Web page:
Hence, if we know what we don't want, where do we go from here? The growth of a new body to replace IfL is a sensitive matter, and like a delicate flower needs a considerable degree of deft cultivation to produce any long-term growth. Ironically, the legacy that was passed on to the Education and Training Foundation (ETF) has since become laughably bland and inconsequential. ETF offers a 'service' to its members, which looks surprisingly similar to IfL but without any of the human presence that at least gave the Institute a personality. Worse still, the Foundation is still unable to come to grips with democratic representation within its Society for Education and Training. For reasons unknown, it finds the idea that tutors, trainers and lecturers might actually know how to organise themselves difficult to integrate into its larger processes. In this sense, it has failed IfL's legacy, and sadly whatever it does from now on will be tainted by this failure which parallels the IfL's democratic deficit.

The 'new' College of Teaching also blunders at the outset for many of the same reasons. Where are the arrangements for democratic involvement? Who will make policy, and how do members influence change? To what extent will government call the tune on what the CoT can and can't do? Will the CoT speak truth to power? Or will it 'do an IfL' and walk a narrow line between its paymaster and its members, satisfying neither? And most importantly: what teacher will be confident enough to join such an organisation (and invest 'somewhere' between £30 to £130 a year in subscription fees) if this seems all too familiar a story? Once bitten, twice shy.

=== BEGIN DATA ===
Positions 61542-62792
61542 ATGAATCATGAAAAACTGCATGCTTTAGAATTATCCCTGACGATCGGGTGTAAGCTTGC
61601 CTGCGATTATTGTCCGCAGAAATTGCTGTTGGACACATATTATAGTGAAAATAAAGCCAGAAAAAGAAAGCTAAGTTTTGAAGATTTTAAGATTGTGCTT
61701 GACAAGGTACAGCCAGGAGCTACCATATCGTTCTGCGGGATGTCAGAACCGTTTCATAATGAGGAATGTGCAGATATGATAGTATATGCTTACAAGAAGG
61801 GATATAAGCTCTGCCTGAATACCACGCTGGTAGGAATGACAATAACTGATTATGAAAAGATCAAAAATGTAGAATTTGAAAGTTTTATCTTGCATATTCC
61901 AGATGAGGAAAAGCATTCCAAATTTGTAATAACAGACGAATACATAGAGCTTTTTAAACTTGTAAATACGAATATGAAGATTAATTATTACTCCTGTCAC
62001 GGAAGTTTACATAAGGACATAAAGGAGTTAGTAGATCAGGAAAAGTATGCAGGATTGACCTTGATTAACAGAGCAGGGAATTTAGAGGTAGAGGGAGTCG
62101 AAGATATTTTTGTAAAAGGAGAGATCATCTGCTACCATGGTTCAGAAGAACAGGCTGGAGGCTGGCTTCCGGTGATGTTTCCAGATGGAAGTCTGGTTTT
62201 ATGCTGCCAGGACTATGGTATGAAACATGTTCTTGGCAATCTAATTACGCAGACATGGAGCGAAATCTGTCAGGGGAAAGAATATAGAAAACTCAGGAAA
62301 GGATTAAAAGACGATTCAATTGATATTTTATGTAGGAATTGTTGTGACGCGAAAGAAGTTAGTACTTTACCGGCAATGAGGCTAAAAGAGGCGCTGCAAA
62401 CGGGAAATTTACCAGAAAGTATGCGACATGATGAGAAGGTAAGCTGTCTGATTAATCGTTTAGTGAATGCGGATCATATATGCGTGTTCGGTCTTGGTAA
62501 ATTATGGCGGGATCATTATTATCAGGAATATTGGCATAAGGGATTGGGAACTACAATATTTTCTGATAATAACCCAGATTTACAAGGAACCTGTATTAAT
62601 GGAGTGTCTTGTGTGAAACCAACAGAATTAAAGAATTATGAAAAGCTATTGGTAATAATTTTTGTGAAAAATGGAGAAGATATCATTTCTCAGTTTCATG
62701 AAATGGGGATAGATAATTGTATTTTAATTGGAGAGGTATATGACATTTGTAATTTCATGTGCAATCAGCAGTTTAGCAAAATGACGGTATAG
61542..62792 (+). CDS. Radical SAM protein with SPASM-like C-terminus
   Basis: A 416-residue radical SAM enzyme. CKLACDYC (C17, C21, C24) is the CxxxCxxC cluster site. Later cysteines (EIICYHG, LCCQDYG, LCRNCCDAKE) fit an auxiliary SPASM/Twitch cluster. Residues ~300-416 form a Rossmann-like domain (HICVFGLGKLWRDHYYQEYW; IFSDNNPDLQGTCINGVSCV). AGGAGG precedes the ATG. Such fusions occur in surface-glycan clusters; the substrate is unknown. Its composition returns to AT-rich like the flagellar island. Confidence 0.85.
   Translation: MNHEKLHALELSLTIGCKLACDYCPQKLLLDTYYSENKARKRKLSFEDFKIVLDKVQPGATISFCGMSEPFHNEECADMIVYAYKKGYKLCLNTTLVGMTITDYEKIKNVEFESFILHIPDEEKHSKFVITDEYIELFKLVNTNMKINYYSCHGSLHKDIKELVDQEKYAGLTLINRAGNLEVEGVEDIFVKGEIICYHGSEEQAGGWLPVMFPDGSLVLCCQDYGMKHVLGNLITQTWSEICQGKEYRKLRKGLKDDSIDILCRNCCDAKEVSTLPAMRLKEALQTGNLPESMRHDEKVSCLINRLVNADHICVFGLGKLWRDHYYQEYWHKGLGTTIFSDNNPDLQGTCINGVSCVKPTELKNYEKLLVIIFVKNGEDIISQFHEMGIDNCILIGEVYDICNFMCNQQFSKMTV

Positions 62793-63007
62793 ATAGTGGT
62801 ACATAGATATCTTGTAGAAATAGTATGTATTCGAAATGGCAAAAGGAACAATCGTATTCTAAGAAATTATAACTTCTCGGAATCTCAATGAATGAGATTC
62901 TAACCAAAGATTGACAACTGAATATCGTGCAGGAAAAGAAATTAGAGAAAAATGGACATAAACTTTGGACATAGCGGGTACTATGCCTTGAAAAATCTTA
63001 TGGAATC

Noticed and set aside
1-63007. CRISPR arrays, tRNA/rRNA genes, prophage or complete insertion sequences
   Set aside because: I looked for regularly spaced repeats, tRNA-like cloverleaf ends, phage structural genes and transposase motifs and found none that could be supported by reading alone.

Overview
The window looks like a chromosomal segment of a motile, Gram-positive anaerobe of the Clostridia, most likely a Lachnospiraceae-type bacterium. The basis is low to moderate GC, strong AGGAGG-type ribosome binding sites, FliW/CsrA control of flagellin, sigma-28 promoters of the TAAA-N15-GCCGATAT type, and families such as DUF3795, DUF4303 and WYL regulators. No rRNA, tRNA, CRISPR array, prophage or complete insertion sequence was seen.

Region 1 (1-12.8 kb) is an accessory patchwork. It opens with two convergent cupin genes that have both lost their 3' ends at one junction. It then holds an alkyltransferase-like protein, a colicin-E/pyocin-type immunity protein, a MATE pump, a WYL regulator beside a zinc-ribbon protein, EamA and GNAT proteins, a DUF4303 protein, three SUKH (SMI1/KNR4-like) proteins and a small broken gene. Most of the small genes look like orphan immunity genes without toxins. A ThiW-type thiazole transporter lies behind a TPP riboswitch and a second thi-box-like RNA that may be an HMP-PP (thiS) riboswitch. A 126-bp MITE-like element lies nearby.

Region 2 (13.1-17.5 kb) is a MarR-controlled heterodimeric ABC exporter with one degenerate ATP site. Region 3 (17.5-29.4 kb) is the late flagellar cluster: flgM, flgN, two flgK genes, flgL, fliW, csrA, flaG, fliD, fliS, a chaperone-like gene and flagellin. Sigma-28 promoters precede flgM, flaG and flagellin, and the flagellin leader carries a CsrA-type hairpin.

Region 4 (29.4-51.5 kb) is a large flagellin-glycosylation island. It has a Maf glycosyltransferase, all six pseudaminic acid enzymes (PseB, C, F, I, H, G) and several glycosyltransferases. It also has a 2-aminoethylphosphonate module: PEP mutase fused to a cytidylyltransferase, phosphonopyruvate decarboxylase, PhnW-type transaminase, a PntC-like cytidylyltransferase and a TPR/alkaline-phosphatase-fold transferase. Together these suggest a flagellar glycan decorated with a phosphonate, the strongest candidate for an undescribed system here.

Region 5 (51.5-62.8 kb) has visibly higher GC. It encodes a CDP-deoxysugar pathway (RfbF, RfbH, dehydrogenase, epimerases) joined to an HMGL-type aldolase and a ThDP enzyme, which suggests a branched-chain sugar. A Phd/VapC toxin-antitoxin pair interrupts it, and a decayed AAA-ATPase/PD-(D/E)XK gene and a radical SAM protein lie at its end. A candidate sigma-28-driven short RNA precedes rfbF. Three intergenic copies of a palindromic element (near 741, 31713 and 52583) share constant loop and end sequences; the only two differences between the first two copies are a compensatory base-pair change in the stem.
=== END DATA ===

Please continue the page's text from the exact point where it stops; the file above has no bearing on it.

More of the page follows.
We do need a professional body. We need the community of practice we deserve, that can aid us to be the best we can, help express our informed opinion on policy change, and speak boldly about the inadequacies of our educational system. We (as tutors, teachers, educators) are not going to get this without democratic involvement being securely built into such an organisation at the very outset. The signifier of outside control is lack of autonomy, and both the SET and CoT reek of control.

Of course, I'm biased, but I've thrown in my lot with Tutor Voices: National Network for Further, Adult, Community and Skills Educators. It's not hard to understand why; Tutor Voices was a practitioner initiative, put together by a mixed bag of those who were both pro and anti IfL. In many respects they have worked within the light of perhaps making the best of the Institute's positive legacy and yet strenuously avoiding its fatal mistakes. Tutor Voices has sought regional organisation at its very outset, debates long and hard on member involvement, and seeks to be a mass movement with a very loud voice. Currently membership is free, and the long term aim is to keep any costs at a very low level. How will it develop? That clearly depends on the democratic will of its membership.

Sound too good to be true? Perhaps IfL's legacy can have a rebirth where its former members least expect. Not in the dusty corridors of government policy manipulation, but at the legendary 'chalk face' where the work gets done and the standards of teaching and learning are enacted. At the end, the sense of a profession can only come from those who embody it, and who deserve the right to a say in its well-being.

Bea Groves was president of the Institute for Learning (IfL) from 2012-13, and vice chair of its non-executive board in 2014. She is currently honorary national president of Tutor Voices: National Network for Further, Adult, Community and Skills Educators. She has worked in the post-compulsory sector since 1980. She lives in North East England.